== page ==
Walker informed the federal judge the next day that the case had been settled, according to the motion. Because the vote to ratify the settlement did not occur in open session, CFOG members claim this also was a violation of the Open Meetings law.
During the Aug. 30 meeting, acting city attorney David Pillers asked the council for permission to move forward on the EMS settlement and a vote was taken, according to court documents.
“Mr. Pillers acknowledged he got the answer from the city council that he wanted,” the motion states.
CFOG members allege this vote was a violation of the Open Meetings law and resulted in a settlement agreement being signed by former city administrator Jeff Horne on Sept. 4, 2010.
In addition to the decisions made during the closed session, CFOG members have raised concerns over the city’s use of closed session.
The Sept. 28, 2010 meeting was closed, but no notice was given to the public, CFOG members claim. The meeting was held to discuss the EMS litigation. However, the EMS case was no longer pending or potential, making this an illegal closed session, the motion states.
The motion goes on to say at this meeting, the council voted by indicating they wanted Pillers to terminate Fire Chief Mark Regenwether and firefighter Andy McGovern and hire attorney Bill Sueppel to represent the city on the discharge action. These votes were taken in closed session and were related to personnel issues, making the closed session a violation of the Open Meetings law, CFOG members argue.
Regenwether and McGovern were fired, but were subsequently reinstated by the Civil Service Commission.
CFOG members claim each time the council met to give an “indication” of how they believed was the same thing as a vote when it created an official action, which they allege occurred during these closed sessions and should be regarded as violations of the Open Meetings law.
“The city council seems to believe that they can take votes that ‘indicate’ their position without violating the open meetings law. What is precluded by the law are decisions being made behind closed doors that are officials actions of the city,” the motion states.
Further the plaintiffs claim the city violated the open records law by not providing the records from the closed meetings in which the EMS case was discussed.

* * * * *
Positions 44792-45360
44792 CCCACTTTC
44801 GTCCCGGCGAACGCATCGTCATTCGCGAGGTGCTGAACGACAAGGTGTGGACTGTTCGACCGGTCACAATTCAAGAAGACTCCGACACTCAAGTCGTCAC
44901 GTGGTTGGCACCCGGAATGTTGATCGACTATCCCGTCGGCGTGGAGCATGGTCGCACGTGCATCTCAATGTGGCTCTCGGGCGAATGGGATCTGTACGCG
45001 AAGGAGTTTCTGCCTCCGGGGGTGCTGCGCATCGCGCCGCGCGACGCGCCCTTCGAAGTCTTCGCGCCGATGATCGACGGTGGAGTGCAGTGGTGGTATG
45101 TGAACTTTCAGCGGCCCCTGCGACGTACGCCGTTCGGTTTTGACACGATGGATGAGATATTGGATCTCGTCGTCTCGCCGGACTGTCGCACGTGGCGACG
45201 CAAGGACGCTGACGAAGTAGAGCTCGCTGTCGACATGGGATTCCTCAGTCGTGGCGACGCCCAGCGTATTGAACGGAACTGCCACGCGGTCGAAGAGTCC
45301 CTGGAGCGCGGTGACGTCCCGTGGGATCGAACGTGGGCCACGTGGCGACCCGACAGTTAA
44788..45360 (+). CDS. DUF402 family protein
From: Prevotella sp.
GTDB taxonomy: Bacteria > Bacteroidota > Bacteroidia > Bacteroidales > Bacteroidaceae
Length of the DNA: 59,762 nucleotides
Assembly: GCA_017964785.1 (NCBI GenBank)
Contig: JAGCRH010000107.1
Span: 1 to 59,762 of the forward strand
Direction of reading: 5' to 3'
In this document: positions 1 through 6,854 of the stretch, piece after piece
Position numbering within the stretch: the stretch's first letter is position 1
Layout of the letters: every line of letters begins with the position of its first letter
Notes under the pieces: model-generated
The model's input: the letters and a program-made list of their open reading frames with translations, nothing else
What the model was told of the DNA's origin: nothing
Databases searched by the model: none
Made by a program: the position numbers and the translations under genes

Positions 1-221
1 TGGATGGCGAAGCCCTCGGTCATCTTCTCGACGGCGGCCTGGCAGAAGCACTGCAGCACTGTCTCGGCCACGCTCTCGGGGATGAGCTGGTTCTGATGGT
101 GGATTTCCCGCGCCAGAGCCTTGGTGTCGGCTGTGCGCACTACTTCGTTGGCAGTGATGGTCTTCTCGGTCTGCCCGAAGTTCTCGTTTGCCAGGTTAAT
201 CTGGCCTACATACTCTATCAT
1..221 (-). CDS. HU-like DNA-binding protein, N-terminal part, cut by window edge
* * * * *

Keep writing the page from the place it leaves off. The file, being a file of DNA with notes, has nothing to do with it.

While CFOG members are requesting the court declare the city violated the open meetings and open records laws and unseal the closed session records, they are not asking for penalties to be issued just yet. They would like any fines, penalties and remedies to be dealt through a trial.
Cynthia Suppel, the attorney assisting the city in the CFOG case argued Wednesday during a status review hearing the plaintiff’s request in motion for partial summary judgement was not in line with the request in the original petition.
The city will have 20 days to file a response to the motion.
STATUS REVIEW HEARING
Farwell, Parker and members of CFOG met with Clinton County District Court judge John Telleen Wednesday morning for a status review hearing on the case.
Telleen said the case was lingering and needed to move forward.
He directed the parties to set a date for a hearing on the motion of partial summary judgement and also instructed the parties to set a trial date for the case.
Farwell asked that in his order, Telleen state the transcripts will need to remain confidential because of the city’s pending legal malpractice suit against Walker, which is slated to go to trial at the end of the month.
The city’s case against Walker was moved to Scott County last week. In her ruling, judge Nancy Tabor said the pre-trial publicity surrounding the case meant the defendant would be unlikely to get a fair trial in Clinton County.
“I’d like to not have the documents released until after the trial. I don’t want anymore prejudice for the jury down in Scott County either,” Farwell said.
The documents will remain confidential until the court orders them unsealed.